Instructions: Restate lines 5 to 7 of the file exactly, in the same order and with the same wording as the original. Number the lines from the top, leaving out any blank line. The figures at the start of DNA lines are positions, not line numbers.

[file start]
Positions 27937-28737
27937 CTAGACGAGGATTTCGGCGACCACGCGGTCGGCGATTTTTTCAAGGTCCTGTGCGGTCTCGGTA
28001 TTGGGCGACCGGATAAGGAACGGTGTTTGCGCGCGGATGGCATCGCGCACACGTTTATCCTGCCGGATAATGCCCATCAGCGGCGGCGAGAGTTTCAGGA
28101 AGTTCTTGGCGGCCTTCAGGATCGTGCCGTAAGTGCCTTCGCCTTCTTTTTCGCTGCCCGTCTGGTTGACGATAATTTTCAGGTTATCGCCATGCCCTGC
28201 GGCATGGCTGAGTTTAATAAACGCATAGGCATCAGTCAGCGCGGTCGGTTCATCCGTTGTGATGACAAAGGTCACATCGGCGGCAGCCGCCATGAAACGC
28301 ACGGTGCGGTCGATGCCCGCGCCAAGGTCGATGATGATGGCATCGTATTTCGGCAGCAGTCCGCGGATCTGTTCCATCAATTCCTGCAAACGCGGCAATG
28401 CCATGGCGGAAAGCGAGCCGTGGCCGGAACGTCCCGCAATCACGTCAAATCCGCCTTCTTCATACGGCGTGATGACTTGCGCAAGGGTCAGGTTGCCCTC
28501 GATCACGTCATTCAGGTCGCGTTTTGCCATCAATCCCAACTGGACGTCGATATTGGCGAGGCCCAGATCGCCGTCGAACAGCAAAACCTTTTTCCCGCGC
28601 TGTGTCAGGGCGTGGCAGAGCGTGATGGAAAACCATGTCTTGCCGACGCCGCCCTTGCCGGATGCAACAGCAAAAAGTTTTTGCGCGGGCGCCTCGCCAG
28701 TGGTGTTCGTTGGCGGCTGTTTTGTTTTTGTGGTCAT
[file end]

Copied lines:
28201 GGCATGGCTGAGTTTAATAAACGCATAGGCATCAGTCAGCGCGGTCGGTTCATCCGTTGTGATGACAAAGGTCACATCGGCGGCAGCCGCCATGAAACGC
28301 ACGGTGCGGTCGATGCCCGCGCCAAGGTCGATGATGATGGCATCGTATTTCGGCAGCAGTCCGCGGATCTGTTCCATCAATTCCTGCAAACGCGGCAATG
28401 CCATGGCGGAAAGCGAGCCGTGGCCGGAACGTCCCGCAATCACGTCAAATCCGCCTTCTTCATACGGCGTGATGACTTGCGCAAGGGTCAGGTTGCCCTC